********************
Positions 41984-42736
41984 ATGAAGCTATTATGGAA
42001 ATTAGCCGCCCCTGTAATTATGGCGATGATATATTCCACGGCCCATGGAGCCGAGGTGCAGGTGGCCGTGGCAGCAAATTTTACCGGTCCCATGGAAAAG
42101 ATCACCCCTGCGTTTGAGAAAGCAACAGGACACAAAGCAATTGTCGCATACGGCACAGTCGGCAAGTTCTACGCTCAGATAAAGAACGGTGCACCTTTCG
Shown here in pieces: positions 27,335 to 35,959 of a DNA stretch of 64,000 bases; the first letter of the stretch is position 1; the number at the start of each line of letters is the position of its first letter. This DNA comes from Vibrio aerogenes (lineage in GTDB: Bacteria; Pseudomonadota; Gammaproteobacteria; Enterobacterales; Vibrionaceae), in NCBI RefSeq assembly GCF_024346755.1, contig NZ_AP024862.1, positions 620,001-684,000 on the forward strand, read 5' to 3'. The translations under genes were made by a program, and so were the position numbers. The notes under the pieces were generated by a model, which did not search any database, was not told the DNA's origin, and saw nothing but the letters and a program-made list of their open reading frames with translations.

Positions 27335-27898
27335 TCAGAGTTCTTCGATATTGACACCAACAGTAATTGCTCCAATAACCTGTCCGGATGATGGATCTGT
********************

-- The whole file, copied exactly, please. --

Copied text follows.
Positions 41984-42736
41984 ATGAAGCTATTATGGAA
42001 ATTAGCCGCCCCTGTAATTATGGCGATGATATATTCCACGGCCCATGGAGCCGAGGTGCAGGTGGCCGTGGCAGCAAATTTTACCGGTCCCATGGAAAAG
42101 ATCACCCCTGCGTTTGAGAAAGCAACAGGACACAAAGCAATTGTCGCATACGGCACAGTCGGCAAGTTCTACGCTCAGATAAAGAACGGTGCACCTTTCG
Shown here in pieces: positions 27,335 to 35,959 of a DNA stretch of 64,000 bases; the first letter of the stretch is position 1; the number at the start of each line of letters is the position of its first letter. This DNA comes from Vibrio aerogenes (lineage in GTDB: Bacteria; Pseudomonadota; Gammaproteobacteria; Enterobacterales; Vibrionaceae), in NCBI RefSeq assembly GCF_024346755.1, contig NZ_AP024862.1, positions 620,001-684,000 on the forward strand, read 5' to 3'. The translations under genes were made by a program, and so were the position numbers. The notes under the pieces were generated by a model, which did not search any database, was not told the DNA's origin, and saw nothing but the letters and a program-made list of their open reading frames with translations.

Positions 27335-27898
27335 TCAGAGTTCTTCGATATTGACACCAACAGTAATTGCTCCAATAACCTGTCCGGATGATGGATCTGT